Royal Navy Engineer Told To Remove Uniform On Virgin Flight

Royal Navy engineer told to remove uniform on Virgin flight

A Royal Navy engineer was told to her remove her uniform before boarding a Virgin Atlantic flight out of Heathrow Airport.

Petty Officer Nicky Howse, a helicopter technician, was on a three-month deployment in the United States when she was given a compassionate release to attend her grandfather’s funeral back home. A week prior to the incident, she wore her uniform without any problems to a Virgin Atlantic flight to Britain.

But on Monday, while she was waiting at Heathrow to board a flight to Los Angeles, a G4S security guard and Virgin employees told her she would have to remove her uniform before boarding the jet. The staff wrongly informed Howse that it was company policy not to allow military personnel to travel in uniform.

“It was horrific. I was made to feel uncomfortable in my own country for wearing the uniform I wear to defend the place,” Howse said in an email to a friend. “It made me ashamed of my country that a British serviceman can’t travel in uniform. I was so distressed.”

Howse said the trouble began at check-in when a security officer was rude to her when he asked about her traveling in uniform. He wouldn’t let the check-in attendant give her her passport, she said.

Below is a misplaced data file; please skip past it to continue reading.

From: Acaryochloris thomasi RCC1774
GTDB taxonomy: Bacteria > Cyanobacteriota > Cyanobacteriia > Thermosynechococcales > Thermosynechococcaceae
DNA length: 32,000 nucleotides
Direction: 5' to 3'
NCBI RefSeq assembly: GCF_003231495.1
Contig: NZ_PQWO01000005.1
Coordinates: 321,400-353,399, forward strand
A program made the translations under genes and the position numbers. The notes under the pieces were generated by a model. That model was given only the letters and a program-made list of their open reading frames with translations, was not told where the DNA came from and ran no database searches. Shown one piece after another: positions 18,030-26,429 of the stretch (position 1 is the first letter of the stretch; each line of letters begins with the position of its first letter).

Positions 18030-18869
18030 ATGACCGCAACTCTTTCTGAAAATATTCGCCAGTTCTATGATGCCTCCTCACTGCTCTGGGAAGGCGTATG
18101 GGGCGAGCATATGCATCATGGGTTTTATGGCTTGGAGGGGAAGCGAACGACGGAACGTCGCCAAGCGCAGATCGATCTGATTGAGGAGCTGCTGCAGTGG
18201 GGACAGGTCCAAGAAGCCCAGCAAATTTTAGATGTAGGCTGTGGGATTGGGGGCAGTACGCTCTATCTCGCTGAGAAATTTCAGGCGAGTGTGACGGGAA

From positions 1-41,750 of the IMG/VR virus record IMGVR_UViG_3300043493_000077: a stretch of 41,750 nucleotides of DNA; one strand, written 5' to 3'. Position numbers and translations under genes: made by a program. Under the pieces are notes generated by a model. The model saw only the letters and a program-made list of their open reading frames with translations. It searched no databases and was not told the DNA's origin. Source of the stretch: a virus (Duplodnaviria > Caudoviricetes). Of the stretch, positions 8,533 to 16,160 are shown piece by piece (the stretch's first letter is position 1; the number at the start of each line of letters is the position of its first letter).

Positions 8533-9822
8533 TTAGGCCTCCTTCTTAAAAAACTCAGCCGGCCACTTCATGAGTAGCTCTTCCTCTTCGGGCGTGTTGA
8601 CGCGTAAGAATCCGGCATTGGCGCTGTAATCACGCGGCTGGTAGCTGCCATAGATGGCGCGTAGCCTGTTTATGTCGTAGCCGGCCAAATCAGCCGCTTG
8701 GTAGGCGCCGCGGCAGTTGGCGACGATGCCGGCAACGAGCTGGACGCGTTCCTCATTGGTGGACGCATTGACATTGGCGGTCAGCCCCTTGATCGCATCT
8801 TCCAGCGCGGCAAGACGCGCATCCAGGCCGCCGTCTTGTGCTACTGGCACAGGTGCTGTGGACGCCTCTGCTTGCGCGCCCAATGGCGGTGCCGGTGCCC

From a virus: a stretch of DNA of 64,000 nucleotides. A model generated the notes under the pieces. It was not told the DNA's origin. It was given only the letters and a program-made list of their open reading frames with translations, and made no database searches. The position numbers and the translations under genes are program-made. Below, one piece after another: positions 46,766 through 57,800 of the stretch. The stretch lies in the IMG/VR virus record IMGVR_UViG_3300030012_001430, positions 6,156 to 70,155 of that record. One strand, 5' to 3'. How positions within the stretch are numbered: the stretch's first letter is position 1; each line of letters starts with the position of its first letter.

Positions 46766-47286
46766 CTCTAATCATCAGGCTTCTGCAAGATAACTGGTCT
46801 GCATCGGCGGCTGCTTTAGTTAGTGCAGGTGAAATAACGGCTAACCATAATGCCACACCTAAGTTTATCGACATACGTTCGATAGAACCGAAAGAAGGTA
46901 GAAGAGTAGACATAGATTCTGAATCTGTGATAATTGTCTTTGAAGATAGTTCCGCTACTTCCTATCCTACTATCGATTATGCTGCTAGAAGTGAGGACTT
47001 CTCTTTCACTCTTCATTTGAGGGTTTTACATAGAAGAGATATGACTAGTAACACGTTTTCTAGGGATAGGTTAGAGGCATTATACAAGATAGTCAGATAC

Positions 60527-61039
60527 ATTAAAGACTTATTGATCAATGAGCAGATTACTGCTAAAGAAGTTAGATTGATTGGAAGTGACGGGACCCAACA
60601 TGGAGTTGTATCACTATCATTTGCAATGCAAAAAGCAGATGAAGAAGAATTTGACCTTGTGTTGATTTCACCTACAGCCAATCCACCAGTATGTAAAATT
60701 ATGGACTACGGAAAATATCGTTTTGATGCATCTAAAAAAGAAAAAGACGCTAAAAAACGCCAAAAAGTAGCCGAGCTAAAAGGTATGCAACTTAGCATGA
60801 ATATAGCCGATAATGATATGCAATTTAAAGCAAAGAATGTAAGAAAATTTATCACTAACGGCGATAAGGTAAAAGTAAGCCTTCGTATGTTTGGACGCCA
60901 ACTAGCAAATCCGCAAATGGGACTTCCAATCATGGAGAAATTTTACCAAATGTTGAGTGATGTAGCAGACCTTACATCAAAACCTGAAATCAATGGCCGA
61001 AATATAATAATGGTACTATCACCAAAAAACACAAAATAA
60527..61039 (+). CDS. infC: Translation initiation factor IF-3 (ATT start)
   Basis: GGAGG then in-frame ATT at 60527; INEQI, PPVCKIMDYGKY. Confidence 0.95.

“I was shaking with rage. I thought it was all done,” Howse continued. “But when I got to the departure gate I was taken to the side by the flight supervisor and they said I wasn’t allowed to fly in uniform and had to wear a sleep suit.”

Howse said she felt humiliated with the other passengers staring at her. She was told that the airline doesn’t only fly British passengers and her uniform might be viewed as a threat.

“I went ballistic,” she recalled. “I said ‘In the country I defend I can’t wear my uniform?'”

Nicky Howse told to remove uniform before boarding flight

Richard Branson, founder and chairman of the Virgin Group — which includes Virgin Atlantic — tweeted Saturday:

Airlines take perceived threats very seriously, even when it comes to a seemingly innocuous piece of clothing. In January, a passenger wearing a Princess Bride t-shirt was told to remove it because it had an inappropriate quote that was scaring other passengers. The quote read, “Hello. My name is Inigo Montoya. You killed my father. Prepare to die.” Flight attendants asked the passenger, Wynard Mullins, to remove the shirt, but he didn’t have another shirt to wear. The flight attendant said she would find him something else, but the issue wasn’t brought up again.

Do you think Nicky Howse should have been told to change her uniform?